Bpesr-heada, and flakes made by the quarrymen. 

Mr. LocKWOOD briefly described some of his experiences in the Red 
Crag district, pointing out the layer of rolled fossils found below it, con- 
taining very numerous mammalian remains, and also the curious cutting 
down into the Crag by a recent stream, the bed of which is sometimes 
refilled with recent alluvium, forming a deceptive deposit unless care- 
lolly noticed. 

December nth.— The Geological Section met, when Mr. P. W. 
LocKwooD contributed some notes on the Tarns of the Mourne 
Mountains. He flrst described the action of running water in canons 
and deep gorges, and then the modification caused by the action of frost 
on the sides of valleys. Running water and frost are the cutting instru- 
ments of nature, ice in the mass is a planing and smoothing instrument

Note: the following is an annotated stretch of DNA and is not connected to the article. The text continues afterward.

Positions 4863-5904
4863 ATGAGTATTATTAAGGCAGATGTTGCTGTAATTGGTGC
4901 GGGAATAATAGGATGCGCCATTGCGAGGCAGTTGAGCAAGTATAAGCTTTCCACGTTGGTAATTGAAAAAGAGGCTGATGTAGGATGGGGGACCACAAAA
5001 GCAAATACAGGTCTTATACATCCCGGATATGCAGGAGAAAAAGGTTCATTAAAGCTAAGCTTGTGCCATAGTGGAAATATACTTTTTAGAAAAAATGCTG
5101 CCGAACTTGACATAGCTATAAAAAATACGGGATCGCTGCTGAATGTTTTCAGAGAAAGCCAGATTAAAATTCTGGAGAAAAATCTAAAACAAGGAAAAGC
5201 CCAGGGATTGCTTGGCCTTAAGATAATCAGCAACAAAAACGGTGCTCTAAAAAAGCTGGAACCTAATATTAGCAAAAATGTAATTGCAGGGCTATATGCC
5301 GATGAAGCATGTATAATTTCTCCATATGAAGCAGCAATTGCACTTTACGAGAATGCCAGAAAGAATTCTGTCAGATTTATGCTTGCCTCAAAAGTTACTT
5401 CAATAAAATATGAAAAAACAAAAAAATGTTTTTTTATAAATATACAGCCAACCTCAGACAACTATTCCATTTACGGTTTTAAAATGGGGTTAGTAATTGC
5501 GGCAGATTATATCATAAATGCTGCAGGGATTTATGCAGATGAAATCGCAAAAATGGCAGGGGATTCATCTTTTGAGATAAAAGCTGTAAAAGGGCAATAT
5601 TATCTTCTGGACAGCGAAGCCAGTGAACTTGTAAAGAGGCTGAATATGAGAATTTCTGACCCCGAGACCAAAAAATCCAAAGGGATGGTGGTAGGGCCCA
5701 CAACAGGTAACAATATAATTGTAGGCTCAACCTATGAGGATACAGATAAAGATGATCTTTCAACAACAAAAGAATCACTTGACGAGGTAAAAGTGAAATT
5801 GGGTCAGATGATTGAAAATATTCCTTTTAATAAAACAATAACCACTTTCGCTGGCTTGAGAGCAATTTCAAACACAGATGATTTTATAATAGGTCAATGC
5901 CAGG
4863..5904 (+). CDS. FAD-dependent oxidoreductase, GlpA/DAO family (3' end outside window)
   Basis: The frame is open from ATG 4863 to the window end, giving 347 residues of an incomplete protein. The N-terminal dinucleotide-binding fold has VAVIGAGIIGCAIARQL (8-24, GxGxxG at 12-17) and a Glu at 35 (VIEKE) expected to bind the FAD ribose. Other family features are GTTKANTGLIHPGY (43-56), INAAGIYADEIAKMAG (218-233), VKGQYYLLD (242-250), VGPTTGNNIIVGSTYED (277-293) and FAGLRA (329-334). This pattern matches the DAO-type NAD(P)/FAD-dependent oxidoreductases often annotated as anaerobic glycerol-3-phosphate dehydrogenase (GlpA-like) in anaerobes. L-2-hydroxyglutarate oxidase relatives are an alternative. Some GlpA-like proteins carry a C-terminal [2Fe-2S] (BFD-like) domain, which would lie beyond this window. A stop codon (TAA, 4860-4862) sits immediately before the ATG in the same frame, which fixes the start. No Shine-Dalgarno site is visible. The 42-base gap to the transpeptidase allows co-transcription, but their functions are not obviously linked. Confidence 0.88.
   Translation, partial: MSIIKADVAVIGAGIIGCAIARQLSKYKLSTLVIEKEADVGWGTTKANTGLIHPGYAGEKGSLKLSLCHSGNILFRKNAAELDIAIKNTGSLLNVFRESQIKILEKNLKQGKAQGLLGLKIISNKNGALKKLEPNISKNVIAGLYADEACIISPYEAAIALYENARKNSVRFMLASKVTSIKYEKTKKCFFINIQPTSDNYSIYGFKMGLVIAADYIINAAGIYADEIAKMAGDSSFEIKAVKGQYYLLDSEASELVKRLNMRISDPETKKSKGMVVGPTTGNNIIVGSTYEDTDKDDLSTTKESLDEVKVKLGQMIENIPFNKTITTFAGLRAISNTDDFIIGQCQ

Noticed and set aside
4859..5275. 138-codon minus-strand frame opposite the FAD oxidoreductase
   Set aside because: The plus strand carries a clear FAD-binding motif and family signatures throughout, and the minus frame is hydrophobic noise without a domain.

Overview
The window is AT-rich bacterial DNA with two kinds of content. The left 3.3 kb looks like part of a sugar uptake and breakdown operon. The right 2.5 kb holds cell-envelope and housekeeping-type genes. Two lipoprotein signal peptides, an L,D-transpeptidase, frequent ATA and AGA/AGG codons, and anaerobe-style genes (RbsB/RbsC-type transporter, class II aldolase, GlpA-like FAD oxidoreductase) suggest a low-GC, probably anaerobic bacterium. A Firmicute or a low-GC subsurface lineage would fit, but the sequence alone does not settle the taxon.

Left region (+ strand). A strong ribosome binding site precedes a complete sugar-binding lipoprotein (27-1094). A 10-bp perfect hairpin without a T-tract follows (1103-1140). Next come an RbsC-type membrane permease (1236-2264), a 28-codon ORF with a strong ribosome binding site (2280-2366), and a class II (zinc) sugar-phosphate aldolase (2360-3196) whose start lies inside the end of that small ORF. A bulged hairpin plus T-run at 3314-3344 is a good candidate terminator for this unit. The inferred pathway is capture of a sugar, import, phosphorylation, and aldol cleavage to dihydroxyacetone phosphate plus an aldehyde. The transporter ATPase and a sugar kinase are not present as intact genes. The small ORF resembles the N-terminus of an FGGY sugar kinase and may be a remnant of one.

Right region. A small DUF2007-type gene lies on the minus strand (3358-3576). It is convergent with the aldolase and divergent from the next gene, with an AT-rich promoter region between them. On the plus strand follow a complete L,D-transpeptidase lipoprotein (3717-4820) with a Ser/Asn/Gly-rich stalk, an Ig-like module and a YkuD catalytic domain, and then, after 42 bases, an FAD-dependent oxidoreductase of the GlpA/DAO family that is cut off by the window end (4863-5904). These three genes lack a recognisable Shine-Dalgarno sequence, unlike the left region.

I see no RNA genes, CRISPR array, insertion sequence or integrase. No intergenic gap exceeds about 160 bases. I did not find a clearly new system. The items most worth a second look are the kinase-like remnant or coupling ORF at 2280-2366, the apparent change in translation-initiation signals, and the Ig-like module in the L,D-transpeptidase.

Before the Glacial Epoch the hills were more rugged and the valleys 
deeper than at present Pour out of the five lakelets of the Mourne 
district are extremely small and shallow, the fifth. Lough Shannagh, is 
the only one of importance, but it also is small. They all lie upon 
ledges or shelves of rock a great height above the general level of the 
talleys, and have steep cliffs above them. There is no clear indication 
that they are true rock basins such as most of the tarns in Cumberland 

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22 The Irish Naturalist [ Jan. 

and Westmoreland undoubtedly are, but Lough Shannagh maybe in part 
The others are probably formed by dams of boulder clay squeezed up 
on the side of ^e ice-stream of the main valleys. A most interesting 
feature is the rugged character of the hill-tops generally in the British